Git Server Repository Security?

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Git Server Repository Security?

John McIntyre
Hi,
I've been asked to set up a git repository for a few projects.  So I
have a Linux CentOS server running git.   I place the repositories
under /opt and I use the .ssh/authorized_keys of the git user, to
grant access. The user sends me his private key, and I paste it into
the end of the file.

And now, I realise that there's a problem.  If I have /opt/repo1.git
and /opt/repo2.git, then all users can access both repositories.

Is there a way to prevent this?

Thanks.
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Re: Git Server Repository Security?

Heiko Voigt-3
Hi,

On Mon, May 18, 2015 at 11:07:02AM +0100, John McIntyre wrote:

> Hi,
> I've been asked to set up a git repository for a few projects.  So I
> have a Linux CentOS server running git.   I place the repositories
> under /opt and I use the .ssh/authorized_keys of the git user, to
> grant access. The user sends me his private key, and I paste it into
> the end of the file.
>
> And now, I realise that there's a problem.  If I have /opt/repo1.git
> and /opt/repo2.git, then all users can access both repositories.
>
> Is there a way to prevent this?

If you want a simple tool using ssh-keys have a look at gitolite[1].
It quite simple to setup and with it you can specify all kinds of access
rights.

Cheers Heiko

[1] http://gitolite.com/gitolite/index.html
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Re: Git Server Repository Security?

John McIntyre
2015-05-18 11:26 GMT+01:00 Heiko Voigt <[hidden email]>:

> Hi,
>
> On Mon, May 18, 2015 at 11:07:02AM +0100, John McIntyre wrote:
>> Hi,
>> I've been asked to set up a git repository for a few projects.  So I
>> have a Linux CentOS server running git.   I place the repositories
>> under /opt and I use the .ssh/authorized_keys of the git user, to
>> grant access. The user sends me his private key, and I paste it into
>> the end of the file.
>>
>> And now, I realise that there's a problem.  If I have /opt/repo1.git
>> and /opt/repo2.git, then all users can access both repositories.
>>
>> Is there a way to prevent this?
>
> If you want a simple tool using ssh-keys have a look at gitolite[1].
> It quite simple to setup and with it you can specify all kinds of access
> rights.

That's adding a separate level of complexity.

I looked into filesystem-level permissions.  I don't see any means of
doing so, because everyone accesses the repositories using the 'git'
user.  So even if I add a group like 'devClient1' and then change the
group ownership of a repo to that user, they'll still be able to
access all repos..?

John.
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Re: Git Server Repository Security?

Heiko Voigt-3
On Mon, May 18, 2015 at 11:58:03AM +0100, John McIntyre wrote:

> 2015-05-18 11:26 GMT+01:00 Heiko Voigt <[hidden email]>:
> > Hi,
> >
> > On Mon, May 18, 2015 at 11:07:02AM +0100, John McIntyre wrote:
> >> Hi,
> >> I've been asked to set up a git repository for a few projects.  So I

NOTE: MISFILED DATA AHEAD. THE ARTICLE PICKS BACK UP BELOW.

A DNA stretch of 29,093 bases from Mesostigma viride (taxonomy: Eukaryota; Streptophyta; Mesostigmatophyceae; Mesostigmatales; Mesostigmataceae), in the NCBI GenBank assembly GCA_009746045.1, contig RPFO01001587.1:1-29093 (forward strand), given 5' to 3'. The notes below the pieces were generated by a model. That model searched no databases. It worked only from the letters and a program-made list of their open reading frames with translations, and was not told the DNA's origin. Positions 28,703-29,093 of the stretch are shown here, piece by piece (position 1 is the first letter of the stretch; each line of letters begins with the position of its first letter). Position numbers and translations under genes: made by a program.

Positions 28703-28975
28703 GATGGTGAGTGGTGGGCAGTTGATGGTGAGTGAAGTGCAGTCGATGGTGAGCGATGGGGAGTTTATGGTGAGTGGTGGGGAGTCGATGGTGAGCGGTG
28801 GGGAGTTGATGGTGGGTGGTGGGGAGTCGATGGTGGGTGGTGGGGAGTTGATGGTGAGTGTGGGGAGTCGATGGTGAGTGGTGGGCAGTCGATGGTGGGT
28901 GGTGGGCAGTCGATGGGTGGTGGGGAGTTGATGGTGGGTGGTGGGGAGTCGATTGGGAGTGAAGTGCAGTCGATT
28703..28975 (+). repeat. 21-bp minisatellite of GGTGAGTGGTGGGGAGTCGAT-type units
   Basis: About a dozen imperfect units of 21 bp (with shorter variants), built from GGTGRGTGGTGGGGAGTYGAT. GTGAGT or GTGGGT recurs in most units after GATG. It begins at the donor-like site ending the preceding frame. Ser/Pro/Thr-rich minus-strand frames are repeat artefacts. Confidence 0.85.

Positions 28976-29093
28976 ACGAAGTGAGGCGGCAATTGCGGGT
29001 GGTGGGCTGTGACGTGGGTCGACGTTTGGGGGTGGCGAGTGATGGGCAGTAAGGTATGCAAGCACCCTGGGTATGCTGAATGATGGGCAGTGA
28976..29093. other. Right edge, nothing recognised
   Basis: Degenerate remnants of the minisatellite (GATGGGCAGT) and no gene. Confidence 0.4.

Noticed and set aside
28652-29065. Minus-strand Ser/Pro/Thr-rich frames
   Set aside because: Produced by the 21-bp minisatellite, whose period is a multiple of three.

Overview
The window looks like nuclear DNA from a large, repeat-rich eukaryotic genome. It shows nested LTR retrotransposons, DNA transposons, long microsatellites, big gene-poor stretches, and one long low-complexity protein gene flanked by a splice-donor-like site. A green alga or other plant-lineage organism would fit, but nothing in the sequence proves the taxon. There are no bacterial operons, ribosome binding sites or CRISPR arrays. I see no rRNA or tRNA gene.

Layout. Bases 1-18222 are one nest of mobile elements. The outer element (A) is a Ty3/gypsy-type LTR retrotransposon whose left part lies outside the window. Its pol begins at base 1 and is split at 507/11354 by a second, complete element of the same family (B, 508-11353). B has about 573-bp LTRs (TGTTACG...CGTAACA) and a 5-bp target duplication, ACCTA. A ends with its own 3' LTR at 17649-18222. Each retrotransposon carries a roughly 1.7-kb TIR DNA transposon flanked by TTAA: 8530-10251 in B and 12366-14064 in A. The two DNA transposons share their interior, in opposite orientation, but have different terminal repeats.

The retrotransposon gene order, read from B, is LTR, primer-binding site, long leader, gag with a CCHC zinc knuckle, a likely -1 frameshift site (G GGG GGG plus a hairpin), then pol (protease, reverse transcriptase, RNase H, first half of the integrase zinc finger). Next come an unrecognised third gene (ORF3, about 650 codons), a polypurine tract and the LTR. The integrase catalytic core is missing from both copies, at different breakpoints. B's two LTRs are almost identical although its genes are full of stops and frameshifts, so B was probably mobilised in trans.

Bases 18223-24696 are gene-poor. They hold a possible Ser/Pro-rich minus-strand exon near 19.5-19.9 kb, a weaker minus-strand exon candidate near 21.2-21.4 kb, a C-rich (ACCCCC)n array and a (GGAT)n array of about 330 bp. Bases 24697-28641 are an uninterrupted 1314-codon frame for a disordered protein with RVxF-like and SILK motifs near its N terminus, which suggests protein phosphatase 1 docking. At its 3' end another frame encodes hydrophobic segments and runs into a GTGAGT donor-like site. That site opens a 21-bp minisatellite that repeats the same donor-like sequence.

> >> have a Linux CentOS server running git.   I place the repositories
> >> under /opt and I use the .ssh/authorized_keys of the git user, to
> >> grant access. The user sends me his private key, and I paste it into
> >> the end of the file.
> >>
> >> And now, I realise that there's a problem.  If I have /opt/repo1.git
> >> and /opt/repo2.git, then all users can access both repositories.
> >>
> >> Is there a way to prevent this?
> >
> > If you want a simple tool using ssh-keys have a look at gitolite[1].
> > It quite simple to setup and with it you can specify all kinds of access
> > rights.
>
> That's adding a separate level of complexity.

Yes its a little more complex but not much.

> I looked into filesystem-level permissions.  I don't see any means of
> doing so, because everyone accesses the repositories using the 'git'
> user.  So even if I add a group like 'devClient1' and then change the
> group ownership of a repo to that user, they'll still be able to
> access all repos..?

No the repositories are only accessible by the defined groups/users.

The access control is done by the gitolite layer. It uses the command
option in the authorized_keys file to restrict access. The access rights
and groups and so on are configured in its own gitolite.conf file which
is itself stored in a git repository in which you commit and push to
change them (or add more ssh-keys).

It only uses ssh to authenticate the authorisation is then handled by
the gitolite tool.

In my experience this is a setup simpler to handle then groups and users
directly on the server. It also allows to give a unique url for
accessing one repository. With multiple system users you would have one
url per user per repository which is not nice when sharing these and
breaks (or needs extra complexity) when using submodules.

Cheers Heiko
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Re: Git Server Repository Security?

Jason-2
In reply to this post by John McIntyre
On Mon, May 18, 2015 at 11:58:03AM +0100, John McIntyre wrote:

> 2015-05-18 11:26 GMT+01:00 Heiko Voigt <[hidden email]>:
> > Hi,
> >
> > On Mon, May 18, 2015 at 11:07:02AM +0100, John McIntyre wrote:
> >> Hi,
> >> I've been asked to set up a git repository for a few projects.  So I
> >> have a Linux CentOS server running git.   I place the repositories
> >> under /opt and I use the .ssh/authorized_keys of the git user, to
> >> grant access. The user sends me his private key, and I paste it into
> >> the end of the file.

I _hope_ you meant 'public' key here. ;-)